In the last years, civil procedural law has been in the course of constant change.
Such considerations have in principle incited us to organize international workshops on comparative analysis of Greek and foreign civil procedural laws in a systematic way at the Aristotle University of Thessaloniki. The contributions to such workshops have helped highlighting the similarities and differences between the compared jurisdictions and appreciating institutions functioning effectively. The benefits of those workshops would certainly be multiple, if their minutes were published in a series. Researchers, practicing lawyers and students will, thus, have the opportunity to refer to the relevant papers, in order to obtain an overview of different institutions and their functioning in various jurisdictions and keep the channels of communication with the international community open.
The first conference, which also coincides with the beginning of the series, took place in May 2012 and dealt with “Issues of Estoppel and Res judicata in Anglo-American and Greek Law”.
Our aim is to turn this endeavour into an incentive for a sustained and in-depth comparative research between civil procedural laws of various states and the Greek one, which constitutes, by the way, a law with a long history and rich theoretical and jurisprudential output. Through such a comparison, legal thought should get grafted with innovative concepts, escape from the well known and well established and develop a new dynamic potential. The more widespread and systematic the exchange of information and views at international level is, the more national systems will be revitalized and will work better for the benefit of their citizens. Our hope and prayer is that this series will contribute to a creative comparative research.
Series Editors’ ForewOrd.
TABLE OF CONTENTS.
LIST OF ABBREVIATIONS.
PROLOGUE: The varieties of estoppel (by Prof. G. Diamantopoulos)
Ι. Introduction: venire contra factum proprium and estoppel. Two legal doctrines, one idea
II. Estoppel: the varieties
1. Estoppel by record (or estoppel per rem judicatam)
2. Estoppel by deed
3. Estoppel by conduct (or estoppel in pais)
Res judicata and finality: Estoppel in the context of judicial decisions and arbitration awards (by Prof. N. Andrews)
I. Recognition of finality as a hallowed procedural principle
II. The link between finality and effectiveness in court proceedings
III. Cause of action estoppel following a judicial decision
IV. Cause of action estoppel and consent judgments
V. Issue estoppel
VI. Preclusion of points that should have been raised in earlier proceedings: The rule in Henderson v. Henderson (1843)
VII. A and B’s action succeeded by an action between A and C: The outer rim of the rule in Henderson v. Henderson (1843)
VIII. Res judicata in the context of multi-party litigation
IX. Other aspects of finality
X. Finality and res judicata in the context of arbitral awards: the general regime. English practice
XI. Disputed arbitration clauses: finality issues arising from the European Court of Justice’s prohibition upon anti-suit injunctions
XII. Concluding summary
Principles of preclusion and res judicata: Reflections from the perspectives of Greek and American law (by Prof. K. Makridou)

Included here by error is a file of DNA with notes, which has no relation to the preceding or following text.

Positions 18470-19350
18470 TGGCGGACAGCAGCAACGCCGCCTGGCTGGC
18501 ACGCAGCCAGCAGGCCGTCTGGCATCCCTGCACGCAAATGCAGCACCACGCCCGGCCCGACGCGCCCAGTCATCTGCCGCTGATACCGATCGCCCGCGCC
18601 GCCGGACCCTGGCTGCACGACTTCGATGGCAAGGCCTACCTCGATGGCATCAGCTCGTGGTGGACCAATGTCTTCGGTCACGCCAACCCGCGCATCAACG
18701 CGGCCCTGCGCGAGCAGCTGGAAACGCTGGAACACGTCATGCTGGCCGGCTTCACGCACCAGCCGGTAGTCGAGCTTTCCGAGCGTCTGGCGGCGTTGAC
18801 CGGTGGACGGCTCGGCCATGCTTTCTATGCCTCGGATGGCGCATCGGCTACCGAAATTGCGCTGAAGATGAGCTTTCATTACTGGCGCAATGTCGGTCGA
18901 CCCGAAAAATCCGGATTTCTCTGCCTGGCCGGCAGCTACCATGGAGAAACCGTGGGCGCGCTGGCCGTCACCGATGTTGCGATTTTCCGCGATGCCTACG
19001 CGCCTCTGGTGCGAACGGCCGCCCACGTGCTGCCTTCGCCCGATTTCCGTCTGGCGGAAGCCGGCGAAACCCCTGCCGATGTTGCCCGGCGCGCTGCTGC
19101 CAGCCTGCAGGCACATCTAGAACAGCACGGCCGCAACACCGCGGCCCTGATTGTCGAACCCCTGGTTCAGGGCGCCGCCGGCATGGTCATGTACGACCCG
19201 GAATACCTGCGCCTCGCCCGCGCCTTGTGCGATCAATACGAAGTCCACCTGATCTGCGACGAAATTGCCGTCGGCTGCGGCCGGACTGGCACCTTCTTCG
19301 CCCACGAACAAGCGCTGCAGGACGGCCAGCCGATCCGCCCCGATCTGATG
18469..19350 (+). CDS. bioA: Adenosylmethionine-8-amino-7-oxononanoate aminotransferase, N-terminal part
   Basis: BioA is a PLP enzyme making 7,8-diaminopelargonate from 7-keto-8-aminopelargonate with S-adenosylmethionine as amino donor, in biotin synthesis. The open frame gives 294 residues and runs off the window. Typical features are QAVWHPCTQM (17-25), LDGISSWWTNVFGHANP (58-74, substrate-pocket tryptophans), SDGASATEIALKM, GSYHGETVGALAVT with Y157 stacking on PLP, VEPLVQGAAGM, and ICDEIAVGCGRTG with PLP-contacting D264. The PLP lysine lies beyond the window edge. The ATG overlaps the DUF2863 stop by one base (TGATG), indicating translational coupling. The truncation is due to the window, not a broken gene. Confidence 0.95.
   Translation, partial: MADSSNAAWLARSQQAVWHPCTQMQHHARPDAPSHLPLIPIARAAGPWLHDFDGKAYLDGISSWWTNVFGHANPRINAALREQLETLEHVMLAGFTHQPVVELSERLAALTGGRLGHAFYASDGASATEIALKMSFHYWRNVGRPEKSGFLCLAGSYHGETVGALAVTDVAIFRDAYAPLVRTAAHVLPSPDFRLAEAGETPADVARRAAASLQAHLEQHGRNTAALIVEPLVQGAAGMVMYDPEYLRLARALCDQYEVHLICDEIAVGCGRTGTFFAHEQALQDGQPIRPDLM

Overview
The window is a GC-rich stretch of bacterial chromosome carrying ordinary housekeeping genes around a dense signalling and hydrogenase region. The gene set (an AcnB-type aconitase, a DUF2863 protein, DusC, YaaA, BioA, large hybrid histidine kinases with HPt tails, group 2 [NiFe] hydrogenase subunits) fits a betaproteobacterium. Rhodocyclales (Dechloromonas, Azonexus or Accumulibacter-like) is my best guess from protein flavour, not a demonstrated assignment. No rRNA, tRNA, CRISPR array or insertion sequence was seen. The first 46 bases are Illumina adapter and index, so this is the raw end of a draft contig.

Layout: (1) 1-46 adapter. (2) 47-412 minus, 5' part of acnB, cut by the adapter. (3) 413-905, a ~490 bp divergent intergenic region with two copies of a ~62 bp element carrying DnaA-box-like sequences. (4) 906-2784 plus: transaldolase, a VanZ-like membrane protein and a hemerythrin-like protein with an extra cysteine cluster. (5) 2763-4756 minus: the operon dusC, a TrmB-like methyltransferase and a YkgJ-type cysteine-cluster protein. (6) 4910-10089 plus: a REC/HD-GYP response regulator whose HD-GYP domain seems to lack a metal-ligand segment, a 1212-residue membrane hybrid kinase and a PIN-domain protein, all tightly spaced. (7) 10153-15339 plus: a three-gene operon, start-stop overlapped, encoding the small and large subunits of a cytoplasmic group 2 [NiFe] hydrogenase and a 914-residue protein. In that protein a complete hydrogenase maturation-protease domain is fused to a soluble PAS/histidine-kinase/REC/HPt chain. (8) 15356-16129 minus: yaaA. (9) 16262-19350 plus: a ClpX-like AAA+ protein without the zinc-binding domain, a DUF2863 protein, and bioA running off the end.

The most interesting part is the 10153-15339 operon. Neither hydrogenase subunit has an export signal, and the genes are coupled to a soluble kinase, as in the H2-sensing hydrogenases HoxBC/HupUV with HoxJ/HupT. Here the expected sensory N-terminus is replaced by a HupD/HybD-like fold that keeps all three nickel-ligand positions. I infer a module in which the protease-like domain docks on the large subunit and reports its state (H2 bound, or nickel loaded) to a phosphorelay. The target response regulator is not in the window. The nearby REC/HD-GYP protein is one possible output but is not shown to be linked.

II. Objective and justification of estoppel per rem judicatam
III. A valid judgment is entitled to res judicata effect
IV. The requirement of a final judgment
V. Adjudication on the merits of an action
VI. Claim preclusion - Issue preclusion
VII. Application of issue preclusion to default judgments
VIII. Application of claim and issue preclusion to consent judgments
Estoppel in english contract law (by Dr. M.-G. Dracos)
II. The key idea behind estoppels
III. The functions of estoppels
IV. Estoppel and its application to factual propositions
V. Assumptions of law
VI. Rights in Property
VII. Restraining the unconscionable exercise of rights
Judicial estoppel: Contradictory procedural behaviour in Greek and American law (by Prof. G. Diamantopoulos)
II. Forms of contradictory procedural behavior: genuine and nothus
III. Range of prohibition
1. Assertions of the parties
2. Applications (requests) of the parties
IV. Field of genuine contradictory procedural behavior
1. Contradictory procedural behavior within the same trial
2. Contradictory procedural behavior in successive proceedings
V. Legal consequences of inconsistent positions
1. Procedural sanctions
A. Inadmissibility of inconsistent factual allegations
B. Separation of inconsistent requests
2. Ways of avoiding sanctions
VI. Procedural treatment of inconsistent positions
1. Spontaneous consideration of the prohibition
2. Time of submission of the exceptio venire contra factum proprium and cassation review of its prerequisites
A. The Collateral Estoppel Effect of Criminal Convictions in Subsequent Civil Trials. A Comparative Glance at the Different Approaches in American and in Greek Law (by E. Abatzis)
B. Res judicata effect of foreign judgements in cases of transnational insolvency (Reg. 1346/2000) (by E. Asimakopoulou)
C. Abuse of property rights in Greek Law compared with the doctrine of estoppel in English-American Law (by A. Papaspyropoulos)
D. Issues of Estoppel and Res judicata on class action judgments in Greek and American law (by A. Plevri)
E. Recovery for future injury and the rule against splitting causes of action (by A. Vezyrtzi)
Conclusions (by Prof. K. Makridou).
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